“There are those who believe that maybe your heart is in the right place, but your agenda is not,” Rice said.

In the end, there was also a sense of exhaustion on both sides. When Rice sought to pursue more lines of questioning, Hespe broke his silence and said that four-plus hours of testimony showed a good-faith effort by Anderson and the administration.

“We are not shirking our responsibility to answer your questions,” Hespe said.

But Jasey said this was hardly the end. A future hearing is planned for those in the community to share their perspectives, Jasey said, adding that Anderson may be invited back.

 

Profile: State Board of Education President Brings Unique Pedigree to Post…Mark Biedron cofounded a progressive private school that’s a far cry from the testing-centric culture of public schools

John Mooney | January 7, 2015

 

Name: Mark Biedron

Title: President of the State Board of Education, 2014 to present. Appointed to the board in 2011 by Gov. Chris Christie.

Why he matters: Biedron has taken an activist role in leading the 13-member board that is responsible for reviewing and approving state administrative code and school regulations. He has traveled the state to query stakeholders and pressed the administration to explain its policies, from testing to school monitoring.

Where he comes from: The board president is a cofounder of the Willow School in Gladstone, a small independent school that focuses on ethics and language as the cornerstones of its curriculum. Founded with his former wife in 2002, the school’s progressive model is quite a bit different from the testing-focused culture of the public education system that Biedron is now charged with overseeing.

Not incongruous: Biedron maintains that for all the evident differences, he feels that public schools are moving toward a more holistic approach to education via the new Common Core State Standards and the advent of PARCC (Partnership for the Assessment of Readiness for College and Careers) testing.

Quote: “In the old way and my way of learning, it was to put answers on paper. But your look at PARCC and Common Core, while not perfect, it is about how you got to the answers.”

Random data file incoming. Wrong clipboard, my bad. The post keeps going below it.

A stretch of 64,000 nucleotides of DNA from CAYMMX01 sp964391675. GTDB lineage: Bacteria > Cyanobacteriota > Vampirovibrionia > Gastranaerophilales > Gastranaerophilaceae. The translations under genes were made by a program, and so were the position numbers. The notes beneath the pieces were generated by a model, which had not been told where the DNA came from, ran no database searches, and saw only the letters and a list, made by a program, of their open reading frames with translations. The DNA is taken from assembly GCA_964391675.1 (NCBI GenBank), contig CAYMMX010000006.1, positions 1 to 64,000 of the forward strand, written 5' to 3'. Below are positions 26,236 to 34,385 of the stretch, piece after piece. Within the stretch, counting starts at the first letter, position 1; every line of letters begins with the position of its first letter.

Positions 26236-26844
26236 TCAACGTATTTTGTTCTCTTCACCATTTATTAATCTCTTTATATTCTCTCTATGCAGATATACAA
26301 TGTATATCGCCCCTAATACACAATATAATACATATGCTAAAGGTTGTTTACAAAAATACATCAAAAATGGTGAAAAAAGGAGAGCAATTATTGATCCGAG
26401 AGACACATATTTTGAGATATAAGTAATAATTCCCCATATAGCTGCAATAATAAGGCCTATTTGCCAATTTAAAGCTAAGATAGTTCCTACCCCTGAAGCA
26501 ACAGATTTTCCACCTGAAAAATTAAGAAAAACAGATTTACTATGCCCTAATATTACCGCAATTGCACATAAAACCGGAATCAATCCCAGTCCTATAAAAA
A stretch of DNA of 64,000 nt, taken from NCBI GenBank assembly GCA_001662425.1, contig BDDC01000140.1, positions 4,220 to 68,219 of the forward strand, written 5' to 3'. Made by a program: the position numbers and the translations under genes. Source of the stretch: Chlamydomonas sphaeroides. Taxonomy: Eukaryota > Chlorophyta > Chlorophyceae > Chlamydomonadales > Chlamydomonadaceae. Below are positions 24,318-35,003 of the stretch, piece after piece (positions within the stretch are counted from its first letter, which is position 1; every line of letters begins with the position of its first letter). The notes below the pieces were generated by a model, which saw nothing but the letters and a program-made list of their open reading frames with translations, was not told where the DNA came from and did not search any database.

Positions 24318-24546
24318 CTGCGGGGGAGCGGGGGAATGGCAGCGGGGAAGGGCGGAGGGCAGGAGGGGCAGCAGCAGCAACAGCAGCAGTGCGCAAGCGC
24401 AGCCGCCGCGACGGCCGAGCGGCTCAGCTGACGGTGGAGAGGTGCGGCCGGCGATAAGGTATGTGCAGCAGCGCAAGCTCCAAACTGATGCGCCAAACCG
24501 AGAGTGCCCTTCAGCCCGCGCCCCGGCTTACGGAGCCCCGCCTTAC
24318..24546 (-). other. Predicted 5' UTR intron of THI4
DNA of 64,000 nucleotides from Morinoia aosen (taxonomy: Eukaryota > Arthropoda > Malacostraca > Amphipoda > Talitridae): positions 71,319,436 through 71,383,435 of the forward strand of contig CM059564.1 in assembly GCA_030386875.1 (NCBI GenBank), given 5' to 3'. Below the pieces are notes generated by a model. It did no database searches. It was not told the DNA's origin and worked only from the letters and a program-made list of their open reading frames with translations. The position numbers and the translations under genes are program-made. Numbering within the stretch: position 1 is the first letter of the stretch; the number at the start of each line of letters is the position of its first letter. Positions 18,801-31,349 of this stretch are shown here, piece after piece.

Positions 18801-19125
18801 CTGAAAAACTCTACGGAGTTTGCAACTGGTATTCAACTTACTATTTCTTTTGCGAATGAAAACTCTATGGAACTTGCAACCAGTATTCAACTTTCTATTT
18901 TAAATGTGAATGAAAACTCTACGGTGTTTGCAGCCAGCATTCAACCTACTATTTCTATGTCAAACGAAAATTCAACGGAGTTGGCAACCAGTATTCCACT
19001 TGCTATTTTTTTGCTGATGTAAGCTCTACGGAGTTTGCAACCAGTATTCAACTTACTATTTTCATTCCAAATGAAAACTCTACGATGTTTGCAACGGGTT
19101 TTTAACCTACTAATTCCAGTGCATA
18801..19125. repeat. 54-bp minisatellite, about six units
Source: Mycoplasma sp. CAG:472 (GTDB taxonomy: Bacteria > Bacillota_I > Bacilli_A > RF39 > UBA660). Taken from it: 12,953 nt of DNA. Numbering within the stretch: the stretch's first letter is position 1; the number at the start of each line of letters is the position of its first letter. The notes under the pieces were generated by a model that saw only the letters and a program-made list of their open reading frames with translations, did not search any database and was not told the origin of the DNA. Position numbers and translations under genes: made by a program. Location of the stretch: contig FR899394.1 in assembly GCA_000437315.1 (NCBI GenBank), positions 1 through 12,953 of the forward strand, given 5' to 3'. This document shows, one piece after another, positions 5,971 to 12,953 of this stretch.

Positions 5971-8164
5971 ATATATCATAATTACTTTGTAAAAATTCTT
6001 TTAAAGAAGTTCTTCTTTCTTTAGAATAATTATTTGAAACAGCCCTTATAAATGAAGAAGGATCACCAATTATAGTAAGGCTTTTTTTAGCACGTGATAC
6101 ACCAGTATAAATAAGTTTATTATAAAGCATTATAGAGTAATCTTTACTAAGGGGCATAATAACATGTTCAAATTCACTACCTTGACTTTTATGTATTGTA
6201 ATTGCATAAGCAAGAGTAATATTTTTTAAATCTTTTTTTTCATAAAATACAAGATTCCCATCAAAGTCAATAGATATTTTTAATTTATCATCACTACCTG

Not happening fast enough: “I am the first person to say that testing doesn’t show everything about a student, but we have to take a lot of steps moving from Point A to Point B … This big behemoth called education moves slowly.”

How he started a school: Biedron said he was looking for a school for his children that would address both personal virtues and academic rigor, and finding none, he and his former wife were left with the decision to either move or start their own school. They decided on the latter.

Quick growth: The Willow School began in 2002 with 13 students in a church basement and has grown to 130 students, kindergarten through eighth grade. Three of Biedron’s children attended the school, the last now an eighth grader.

A green focus: As part of the Willow School’s mission, Biedron has helped lead the construction of two environmentally friendly buildings, including the first in the nation that is fully certified by the U.S. Green Building Council. A second building won the council’s “platinum” status, and the school is near completion on a third building that will take its “green” efforts a step further in seeking to occupy a minimal energy footprint. “There will be no electric bill, no water bill,” he said.

A public-private school product: Biedron attended the Watchung public schools up until sixth grade and then moved to the private Pingry School. Both his sons now attend Pingry.

Open minded: Biedron is quick to say, “I don’t have all the answers.” Since named to the board, he has met with a variety of people with different perspectives, including Newark Mayor Ras Baraka just this week. “I’m ready to talk with anyone,” he said.

Extreme skiing: When not navigating school politics, the 62-year-old Biedron is not just an avid skier but has tracked more than 5 million vertical feet by helicopter and other unconventional ways of getting up a mountain. Much of it has been in the mecca of helicopter skiing in British Columbia, and he describes the joys that come with skiing “untracked powder” for hours on end.

Hometown: Pottersville, Hunterdon County.